Thai Police vessel 1011 photographed 26 August 2016 in Hua Hin Thailand. Sadly I cant find any details about her. She was one of a number of Thai Navy and police vessels stationed just off shore on guard duty during our stay
Mgarr harbour photographed late afternoon on 6 April 2017 during my day trip from Malta to explore the island.
A regular ferry service from Mgarr to Malta was first recorded in 1241. At that time Mgarr was a shallow harbour affording anchorage to small craft and quite exposed from the south west to the south east. It did not have a breakwater but only a small jetty used by passengers to board and descend from the boats and by the fishermen to unload their catches. The jetty is still there just below the Gleneagles bar where I had a beer and took this picture whilst waiting for my ferry to arrive. This bar, once a landmark of the harbour recognisable with its unique sloping roof, was originally the harbour's barrakka, a cabin for the shelter of passengers waiting for the passage boats. It was raised next to a still standing osteria, a tavern, by Grandmaster Antonio Manuel de Vilhena in 1732.
The problem of a more sheltered port was first taken under serious consideration in 1841. In April of that year, the Government began the construction of a small breakwater some hundred meters to the west of the existing jetty. During the following decades it was lengthened several times and it was last extended in 1906 although it still offered little shelter and could not be used by steamers.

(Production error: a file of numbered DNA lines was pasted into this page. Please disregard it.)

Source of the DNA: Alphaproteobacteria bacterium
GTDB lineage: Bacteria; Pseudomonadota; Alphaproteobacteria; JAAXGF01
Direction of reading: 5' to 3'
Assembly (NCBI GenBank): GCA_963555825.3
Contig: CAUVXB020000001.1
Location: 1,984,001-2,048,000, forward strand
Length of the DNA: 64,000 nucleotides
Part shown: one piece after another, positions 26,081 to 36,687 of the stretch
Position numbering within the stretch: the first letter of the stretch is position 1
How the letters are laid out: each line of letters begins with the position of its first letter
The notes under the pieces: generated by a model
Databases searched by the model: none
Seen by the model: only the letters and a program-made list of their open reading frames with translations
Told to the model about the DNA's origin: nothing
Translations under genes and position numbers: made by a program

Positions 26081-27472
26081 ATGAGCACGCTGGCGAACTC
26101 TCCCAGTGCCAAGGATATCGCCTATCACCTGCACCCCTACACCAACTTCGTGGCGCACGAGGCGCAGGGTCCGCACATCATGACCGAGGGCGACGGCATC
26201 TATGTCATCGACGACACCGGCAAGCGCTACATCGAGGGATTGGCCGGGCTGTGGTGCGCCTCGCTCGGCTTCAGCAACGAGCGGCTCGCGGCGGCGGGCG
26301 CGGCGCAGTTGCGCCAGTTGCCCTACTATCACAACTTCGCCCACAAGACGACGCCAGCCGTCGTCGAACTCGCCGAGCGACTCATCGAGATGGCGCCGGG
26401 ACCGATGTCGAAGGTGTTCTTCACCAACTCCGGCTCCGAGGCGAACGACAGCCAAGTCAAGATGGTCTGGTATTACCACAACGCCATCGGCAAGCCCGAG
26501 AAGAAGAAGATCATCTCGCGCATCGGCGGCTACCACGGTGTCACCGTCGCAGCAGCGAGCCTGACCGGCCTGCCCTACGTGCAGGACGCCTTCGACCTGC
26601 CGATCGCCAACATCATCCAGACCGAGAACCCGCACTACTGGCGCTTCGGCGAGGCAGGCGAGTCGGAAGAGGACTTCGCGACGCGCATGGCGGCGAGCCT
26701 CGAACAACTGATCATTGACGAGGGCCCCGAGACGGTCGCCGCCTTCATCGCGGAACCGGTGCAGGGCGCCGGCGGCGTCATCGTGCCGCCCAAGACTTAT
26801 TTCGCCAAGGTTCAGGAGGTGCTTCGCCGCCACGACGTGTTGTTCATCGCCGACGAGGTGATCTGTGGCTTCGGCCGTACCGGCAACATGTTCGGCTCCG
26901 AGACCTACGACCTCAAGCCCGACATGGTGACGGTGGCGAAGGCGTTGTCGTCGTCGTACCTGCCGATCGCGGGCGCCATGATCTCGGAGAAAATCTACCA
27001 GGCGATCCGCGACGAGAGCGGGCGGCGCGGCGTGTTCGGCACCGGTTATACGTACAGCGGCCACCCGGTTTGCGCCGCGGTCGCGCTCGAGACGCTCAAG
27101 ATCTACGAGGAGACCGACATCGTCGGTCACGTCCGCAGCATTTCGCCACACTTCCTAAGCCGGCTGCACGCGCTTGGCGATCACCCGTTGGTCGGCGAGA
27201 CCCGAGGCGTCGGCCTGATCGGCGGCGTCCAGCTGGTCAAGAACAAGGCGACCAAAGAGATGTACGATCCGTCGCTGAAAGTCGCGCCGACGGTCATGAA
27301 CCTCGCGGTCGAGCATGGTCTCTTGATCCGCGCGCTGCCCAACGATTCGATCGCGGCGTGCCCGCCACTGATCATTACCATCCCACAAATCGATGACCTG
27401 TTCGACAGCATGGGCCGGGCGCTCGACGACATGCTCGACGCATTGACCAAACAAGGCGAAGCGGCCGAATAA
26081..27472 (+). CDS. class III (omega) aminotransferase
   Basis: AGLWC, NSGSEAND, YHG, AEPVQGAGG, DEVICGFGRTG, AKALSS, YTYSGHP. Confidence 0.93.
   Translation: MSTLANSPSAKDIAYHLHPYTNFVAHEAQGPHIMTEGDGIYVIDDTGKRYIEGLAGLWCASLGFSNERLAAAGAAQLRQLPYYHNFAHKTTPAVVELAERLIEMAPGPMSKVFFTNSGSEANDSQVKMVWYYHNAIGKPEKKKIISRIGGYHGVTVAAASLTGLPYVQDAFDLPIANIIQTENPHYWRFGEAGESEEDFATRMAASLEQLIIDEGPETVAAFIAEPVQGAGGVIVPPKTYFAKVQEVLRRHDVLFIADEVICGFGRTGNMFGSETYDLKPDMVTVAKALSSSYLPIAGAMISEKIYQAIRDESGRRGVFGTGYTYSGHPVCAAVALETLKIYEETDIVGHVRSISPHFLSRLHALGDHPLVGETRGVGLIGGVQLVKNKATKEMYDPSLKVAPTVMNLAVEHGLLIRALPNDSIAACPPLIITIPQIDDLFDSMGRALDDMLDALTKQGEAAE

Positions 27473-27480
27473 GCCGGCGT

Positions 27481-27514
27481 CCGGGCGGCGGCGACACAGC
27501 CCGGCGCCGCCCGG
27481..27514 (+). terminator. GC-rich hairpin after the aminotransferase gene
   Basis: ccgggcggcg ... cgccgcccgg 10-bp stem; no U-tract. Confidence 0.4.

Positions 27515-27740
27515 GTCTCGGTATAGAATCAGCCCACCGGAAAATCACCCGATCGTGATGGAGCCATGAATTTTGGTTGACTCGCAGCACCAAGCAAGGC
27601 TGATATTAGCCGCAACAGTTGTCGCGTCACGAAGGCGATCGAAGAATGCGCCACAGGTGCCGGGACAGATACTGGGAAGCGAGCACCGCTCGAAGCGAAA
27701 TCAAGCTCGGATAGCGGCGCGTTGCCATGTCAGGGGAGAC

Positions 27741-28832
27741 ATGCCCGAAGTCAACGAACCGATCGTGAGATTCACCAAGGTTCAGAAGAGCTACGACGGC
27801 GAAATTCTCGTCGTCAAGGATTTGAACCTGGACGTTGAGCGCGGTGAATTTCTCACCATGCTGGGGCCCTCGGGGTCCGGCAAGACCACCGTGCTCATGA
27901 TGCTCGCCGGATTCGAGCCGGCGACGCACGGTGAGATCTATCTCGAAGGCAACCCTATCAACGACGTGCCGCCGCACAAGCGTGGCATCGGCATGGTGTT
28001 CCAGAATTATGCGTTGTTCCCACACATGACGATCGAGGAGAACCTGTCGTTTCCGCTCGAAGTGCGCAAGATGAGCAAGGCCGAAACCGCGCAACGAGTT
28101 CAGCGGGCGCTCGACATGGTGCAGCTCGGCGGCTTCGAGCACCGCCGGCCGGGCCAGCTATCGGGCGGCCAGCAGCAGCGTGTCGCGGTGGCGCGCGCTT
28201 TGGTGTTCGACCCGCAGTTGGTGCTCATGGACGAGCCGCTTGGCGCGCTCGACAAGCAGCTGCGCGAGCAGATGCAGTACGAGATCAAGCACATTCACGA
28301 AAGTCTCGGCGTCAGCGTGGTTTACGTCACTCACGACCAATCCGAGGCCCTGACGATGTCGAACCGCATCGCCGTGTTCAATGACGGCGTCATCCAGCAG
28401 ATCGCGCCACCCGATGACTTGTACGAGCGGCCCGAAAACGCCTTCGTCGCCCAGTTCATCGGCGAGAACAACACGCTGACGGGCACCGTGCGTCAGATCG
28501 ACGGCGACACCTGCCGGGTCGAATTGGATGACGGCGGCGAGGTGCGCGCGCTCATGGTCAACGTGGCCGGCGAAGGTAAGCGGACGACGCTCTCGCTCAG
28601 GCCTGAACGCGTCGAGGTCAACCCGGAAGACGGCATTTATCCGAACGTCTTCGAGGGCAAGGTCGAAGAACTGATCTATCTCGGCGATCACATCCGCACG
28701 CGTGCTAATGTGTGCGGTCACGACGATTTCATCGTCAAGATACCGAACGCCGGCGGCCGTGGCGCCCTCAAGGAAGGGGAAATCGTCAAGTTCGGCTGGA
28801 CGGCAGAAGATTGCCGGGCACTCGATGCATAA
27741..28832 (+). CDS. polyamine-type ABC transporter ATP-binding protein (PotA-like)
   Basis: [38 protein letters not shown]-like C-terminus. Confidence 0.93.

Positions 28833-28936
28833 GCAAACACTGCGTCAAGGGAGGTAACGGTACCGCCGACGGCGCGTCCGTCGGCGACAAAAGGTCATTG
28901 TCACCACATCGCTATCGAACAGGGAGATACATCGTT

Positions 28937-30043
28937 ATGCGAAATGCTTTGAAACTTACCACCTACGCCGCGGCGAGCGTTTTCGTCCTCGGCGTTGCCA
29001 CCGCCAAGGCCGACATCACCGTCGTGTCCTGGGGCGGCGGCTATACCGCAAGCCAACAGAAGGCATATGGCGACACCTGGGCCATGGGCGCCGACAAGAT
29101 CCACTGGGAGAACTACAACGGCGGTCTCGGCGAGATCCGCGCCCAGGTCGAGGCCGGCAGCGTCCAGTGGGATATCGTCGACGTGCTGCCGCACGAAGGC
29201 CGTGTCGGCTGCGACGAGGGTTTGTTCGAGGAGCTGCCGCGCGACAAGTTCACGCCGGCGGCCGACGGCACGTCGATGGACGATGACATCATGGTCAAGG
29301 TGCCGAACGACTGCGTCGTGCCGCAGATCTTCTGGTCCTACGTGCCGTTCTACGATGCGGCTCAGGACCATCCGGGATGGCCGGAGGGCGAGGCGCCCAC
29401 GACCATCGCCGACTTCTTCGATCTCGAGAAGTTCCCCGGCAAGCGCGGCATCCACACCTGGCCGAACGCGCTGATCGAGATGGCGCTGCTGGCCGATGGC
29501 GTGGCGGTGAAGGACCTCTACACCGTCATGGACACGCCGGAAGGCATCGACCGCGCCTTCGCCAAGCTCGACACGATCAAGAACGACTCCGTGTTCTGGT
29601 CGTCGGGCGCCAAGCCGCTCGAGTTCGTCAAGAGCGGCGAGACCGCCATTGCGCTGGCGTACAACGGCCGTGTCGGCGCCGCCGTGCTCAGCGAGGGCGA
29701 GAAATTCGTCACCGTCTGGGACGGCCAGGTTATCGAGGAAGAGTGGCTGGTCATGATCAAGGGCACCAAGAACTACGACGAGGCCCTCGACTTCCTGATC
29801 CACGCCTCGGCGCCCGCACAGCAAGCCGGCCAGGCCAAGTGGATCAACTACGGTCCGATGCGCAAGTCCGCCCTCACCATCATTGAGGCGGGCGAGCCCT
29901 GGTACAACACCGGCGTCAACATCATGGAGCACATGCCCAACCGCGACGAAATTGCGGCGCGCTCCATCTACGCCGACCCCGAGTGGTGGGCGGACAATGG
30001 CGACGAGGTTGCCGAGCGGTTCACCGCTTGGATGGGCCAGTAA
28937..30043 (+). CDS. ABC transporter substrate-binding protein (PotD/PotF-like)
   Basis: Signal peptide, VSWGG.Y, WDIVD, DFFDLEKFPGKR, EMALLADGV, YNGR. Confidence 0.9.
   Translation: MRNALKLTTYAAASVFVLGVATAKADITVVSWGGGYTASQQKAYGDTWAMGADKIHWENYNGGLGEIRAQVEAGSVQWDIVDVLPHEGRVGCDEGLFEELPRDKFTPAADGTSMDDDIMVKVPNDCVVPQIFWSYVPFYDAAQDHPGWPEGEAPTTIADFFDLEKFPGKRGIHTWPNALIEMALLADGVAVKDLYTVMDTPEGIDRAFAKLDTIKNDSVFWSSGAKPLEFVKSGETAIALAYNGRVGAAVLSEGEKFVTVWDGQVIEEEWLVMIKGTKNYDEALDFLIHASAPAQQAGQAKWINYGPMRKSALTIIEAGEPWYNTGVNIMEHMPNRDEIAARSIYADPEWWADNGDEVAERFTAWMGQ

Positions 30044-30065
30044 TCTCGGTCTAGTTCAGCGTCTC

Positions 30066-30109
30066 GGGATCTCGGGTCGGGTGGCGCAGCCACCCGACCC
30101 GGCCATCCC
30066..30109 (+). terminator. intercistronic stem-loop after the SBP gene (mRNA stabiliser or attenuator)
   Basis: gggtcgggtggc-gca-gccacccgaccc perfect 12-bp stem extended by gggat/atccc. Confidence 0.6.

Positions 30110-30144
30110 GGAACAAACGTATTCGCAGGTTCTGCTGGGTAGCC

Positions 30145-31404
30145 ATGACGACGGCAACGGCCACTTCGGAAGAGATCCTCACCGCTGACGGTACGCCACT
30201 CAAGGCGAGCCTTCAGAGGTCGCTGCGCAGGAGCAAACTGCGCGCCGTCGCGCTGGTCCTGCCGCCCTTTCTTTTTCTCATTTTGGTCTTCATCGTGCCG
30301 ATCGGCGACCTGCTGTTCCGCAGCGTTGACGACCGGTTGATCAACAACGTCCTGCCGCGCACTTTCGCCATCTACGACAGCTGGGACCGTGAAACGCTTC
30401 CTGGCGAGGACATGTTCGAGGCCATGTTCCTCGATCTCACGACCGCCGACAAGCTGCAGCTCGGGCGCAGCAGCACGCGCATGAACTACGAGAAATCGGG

The problem was finally tackled in the late 1920's and on the 23rd June 1929, the official launching of the first caisson for a proper breakwater took place. Construction went until 1935 although steamers were in 1932 able to berth alongside for the first time and to discharge passengers and cargo directly onto the quay that extended 137m into the sea.
In 1969, the Government authorised the extension of the existing 137m breakwater and the building of two modern breakwaters. The new facilities also included a ro-ro berth. The main south breakwater extends about 490m into the sea and from the north it extends 175m. This project enlarged the Mgarr Harbour to an area of over 121,400 square metres (30 acres).
In the early 1990's a small yacht marina was established .
The harbour has seen its share of tragedies. During the second World War, German planes destroyed the bar known as 'Il-Barraka'. The 'Royal Lady' ferry was also sunk in the harbour.
One of the worst tragedies occurred on 30th October 1948 when 23 men lost their lives in the channel between the two islands when the vessel they were travelling gave way to the turbulent sea and was overturned.
In 1957 one of the heaviest storms to hit the island resulted in the shipwreck of the Ferry 'Bancinu' which broke off from its moorings and was wrecked. The night-watchman trapped on the ship sadly drowned when caught below deck,
Mgarr now has a new Harbour Terminal which includes underground parking and new berthing facilities and there are also plans to offer berthing facility for Cruise Liners near the south breakwater. The number of passengers passing through Mgarr has increased from a few thousands a year in mid-1950s to over three million during the beginning of the twenty first century.
HTMS Pin Klao (413) photographed in Hua Hin Thailand on 1 August 2016.
She was originally built for the US Navy as the USS Hemminger (DE 746) a Cannon Class Escort Destroyer built during World War II. She was launched on 12 September 1943 by the Western Pipe & Steel Company in San Francisco, California and commissioned into the fleet on 30 May 1944.